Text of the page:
This is the tenth of an 18-part series that explores our deep cultural divide and offers 10 suggestions about how we can contribute to bridging the divide.
By Dr. Denise R. Ames
Suggestion #7: Traditionalists Have an Advantage, pt. 1
Traditionalists and progressives have different personality traits, partially inherited and also socially and culturally influenced. Conservatives tend to be cognitively fixed, favor hierarchy, and are wary of uncertainty, change, and differences. When people vote for conservative candidates they do so because the candidates often offer “moral clarity”—a simple vision of good and evil that helps alleviate the voter’s deep seated fears and distrusts.
Democrats, in contrast, are more open to novel experiences and more readily accept change and diversity than traditionalists. Progressive candidates appeal to voters’ reasoning capabilities and offer detailed policy proposals with long-winded explorations of policy options that are superimposed on a complex and shifting world.
Progressive ways of thinking—reason, logic, analysis, and objectivity—are encouraged by our educational system and are valued as superior to emotional ways of thinking. Educational tests score students’ analytical abilities in which those with the highest scores are awarded prestigious college slots and academic recognition. Thus, progressives often think their logical, analytical ways of thinking and being are at the top of the moral order and dismiss those who are different. This ranking of ways of thinking is discriminatory but it is so well entrenched in society that it prevails unchallenged. It also gives progressives an elitist air that traditionalists disdain.
Progressives often explain away conservative successes as aberrant and convince themselves that they hold the moral high ground. Since they have self-determined who is among the educational elite, progressives have decided that there is nothing to learn from other worldviews. This blinds progressives to the fact that, as Haidt explains, “one of the main reasons that so many Americans voted Republican over the last 30 years: they honestly prefer the Republican vision of a moral order to the one offered by Democrats. To see what Democrats have been missing, it helps to take off the halo.”
Republicans have become the party of the sacred, appropriating issues of God, faith, and religion, but also sacred symbols of the nation such as the flag, military, and constitution. The progressives, on the other hand, have become the party of secular lifestyles and material interests. Haidt points out that “Democrats often seem to think of voters as consumers; they rely on polls to choose a set of policy positions that will convince 51% of the electorate to buy. Most Democrats don’t understand that politics is more like religion than it is like shopping.”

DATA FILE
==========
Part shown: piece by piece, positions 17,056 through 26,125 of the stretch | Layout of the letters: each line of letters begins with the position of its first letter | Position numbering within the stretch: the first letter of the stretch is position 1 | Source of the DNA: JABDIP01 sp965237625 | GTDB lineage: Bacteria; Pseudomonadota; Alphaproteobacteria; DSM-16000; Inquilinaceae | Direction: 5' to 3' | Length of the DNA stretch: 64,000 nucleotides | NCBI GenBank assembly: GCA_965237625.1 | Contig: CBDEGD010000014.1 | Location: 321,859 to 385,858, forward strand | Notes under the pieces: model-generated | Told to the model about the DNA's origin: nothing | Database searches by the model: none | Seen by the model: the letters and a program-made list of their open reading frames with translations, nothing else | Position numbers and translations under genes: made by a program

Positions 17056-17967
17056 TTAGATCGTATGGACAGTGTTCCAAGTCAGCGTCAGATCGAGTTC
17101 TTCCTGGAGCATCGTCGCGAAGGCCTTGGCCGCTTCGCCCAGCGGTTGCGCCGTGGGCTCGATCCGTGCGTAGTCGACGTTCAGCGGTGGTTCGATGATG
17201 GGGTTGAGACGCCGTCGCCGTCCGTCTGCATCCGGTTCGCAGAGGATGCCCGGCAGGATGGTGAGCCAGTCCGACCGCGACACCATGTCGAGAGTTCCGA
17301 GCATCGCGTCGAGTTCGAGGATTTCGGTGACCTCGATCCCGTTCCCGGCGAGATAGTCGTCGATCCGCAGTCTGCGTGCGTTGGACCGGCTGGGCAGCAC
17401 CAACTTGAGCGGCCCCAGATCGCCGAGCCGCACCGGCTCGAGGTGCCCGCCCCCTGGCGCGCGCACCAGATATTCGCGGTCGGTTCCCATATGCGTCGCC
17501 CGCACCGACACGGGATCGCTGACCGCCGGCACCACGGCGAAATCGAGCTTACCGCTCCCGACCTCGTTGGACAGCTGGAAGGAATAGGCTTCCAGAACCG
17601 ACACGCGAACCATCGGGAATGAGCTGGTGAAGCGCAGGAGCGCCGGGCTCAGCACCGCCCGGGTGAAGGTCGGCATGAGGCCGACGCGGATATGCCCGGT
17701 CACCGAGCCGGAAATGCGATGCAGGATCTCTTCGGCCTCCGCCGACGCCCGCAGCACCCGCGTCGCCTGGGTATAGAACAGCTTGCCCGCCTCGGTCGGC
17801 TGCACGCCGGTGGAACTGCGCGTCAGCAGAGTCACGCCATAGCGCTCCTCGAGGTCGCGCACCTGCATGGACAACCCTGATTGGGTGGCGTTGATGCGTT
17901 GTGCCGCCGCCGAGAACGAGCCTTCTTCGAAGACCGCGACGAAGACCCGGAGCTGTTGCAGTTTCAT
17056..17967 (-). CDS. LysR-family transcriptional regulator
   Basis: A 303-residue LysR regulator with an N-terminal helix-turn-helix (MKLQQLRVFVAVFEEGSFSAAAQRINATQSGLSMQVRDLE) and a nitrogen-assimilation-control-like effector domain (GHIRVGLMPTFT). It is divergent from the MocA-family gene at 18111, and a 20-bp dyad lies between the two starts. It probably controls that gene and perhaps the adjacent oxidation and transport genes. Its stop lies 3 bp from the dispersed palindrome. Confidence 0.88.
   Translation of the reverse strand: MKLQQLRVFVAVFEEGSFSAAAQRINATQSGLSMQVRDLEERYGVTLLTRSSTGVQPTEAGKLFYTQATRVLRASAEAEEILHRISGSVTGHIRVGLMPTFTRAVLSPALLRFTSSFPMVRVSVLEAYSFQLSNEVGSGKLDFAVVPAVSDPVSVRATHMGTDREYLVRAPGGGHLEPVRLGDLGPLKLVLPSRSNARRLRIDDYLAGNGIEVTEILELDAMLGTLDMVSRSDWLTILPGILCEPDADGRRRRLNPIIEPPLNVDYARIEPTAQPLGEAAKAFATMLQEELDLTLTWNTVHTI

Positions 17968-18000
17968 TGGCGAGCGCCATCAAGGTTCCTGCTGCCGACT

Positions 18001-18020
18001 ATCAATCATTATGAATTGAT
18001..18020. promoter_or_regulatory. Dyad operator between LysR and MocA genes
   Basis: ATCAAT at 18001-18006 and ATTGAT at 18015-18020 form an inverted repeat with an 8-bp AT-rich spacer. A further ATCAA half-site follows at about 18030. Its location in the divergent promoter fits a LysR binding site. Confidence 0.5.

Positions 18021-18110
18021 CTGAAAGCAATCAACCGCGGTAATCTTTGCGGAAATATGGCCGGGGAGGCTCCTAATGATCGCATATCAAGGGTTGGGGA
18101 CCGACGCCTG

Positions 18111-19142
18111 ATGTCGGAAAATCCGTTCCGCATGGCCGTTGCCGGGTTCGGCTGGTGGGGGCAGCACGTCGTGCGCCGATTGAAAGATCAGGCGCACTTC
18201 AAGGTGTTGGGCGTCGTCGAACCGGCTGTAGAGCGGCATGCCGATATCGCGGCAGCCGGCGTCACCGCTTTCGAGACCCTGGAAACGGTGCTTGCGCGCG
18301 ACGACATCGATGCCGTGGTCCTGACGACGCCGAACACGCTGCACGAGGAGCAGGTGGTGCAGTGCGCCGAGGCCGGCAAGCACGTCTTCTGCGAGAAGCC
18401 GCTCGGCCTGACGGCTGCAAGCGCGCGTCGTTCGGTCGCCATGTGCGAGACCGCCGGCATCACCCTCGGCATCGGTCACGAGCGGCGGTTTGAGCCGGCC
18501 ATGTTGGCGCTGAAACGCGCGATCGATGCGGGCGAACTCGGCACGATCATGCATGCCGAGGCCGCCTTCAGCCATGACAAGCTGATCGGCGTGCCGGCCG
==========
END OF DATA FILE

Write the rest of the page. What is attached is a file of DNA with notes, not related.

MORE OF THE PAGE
About the Author: Dr. Denise R. Ames
Dr. Ames’ varied life experiences—scholarly research, teaching, reflections, and extensive travels—have contributed to her balanced and thoughtful perspectives. Earning a doctorate in world history education, she has taught secondary schools, universities, a community college, professional development trainings, and lifelong learners. In 2003, Dr. Ames founded the educational non-profit, Center for Global Awareness, developing globally-focused books and educational resources. She has written seven books, blogs, lesson plans, articles, newsletters, and teaching units for the non-profit and clients.
Dr. Ames is now developing a program called Turn—transformative understanding and reflection network—that encourages life-long learners to see things with new eyes, shift perspectives, and understand the balance in all things. She teaches classes and writes about cross-cultural awareness, indigenous wisdom, a transformative worldview, learning from the past, a mythic journey, and transforming travel.
Divided: Five Colliding Worldviews and How to Navigate Them has just been released!
Divided addresses the question on the lips of every American: why can’t we get along? The cultural divide is threatening our democracy and destabilizing our country. Divided looks at the deep cultural divide through the lens of five colliding worldviews—indigenous, traditional, progressive, globalized, and transformative. This approach helps us make sense of our deep divisions and suggests ways of bridging them.
It is urgent that we understand and bridge the cultural divide. Bridging the divide is dependent upon first understanding it. Gaining an understanding of the five worldviews enhances our success of arriving at sensible solutions and increasing civil conversations. If not, rancor and intractability ensue.
Divided is one of nine books written by Dr. Ames and the Center for Global Awareness, check out their offerings! Global Awareness Books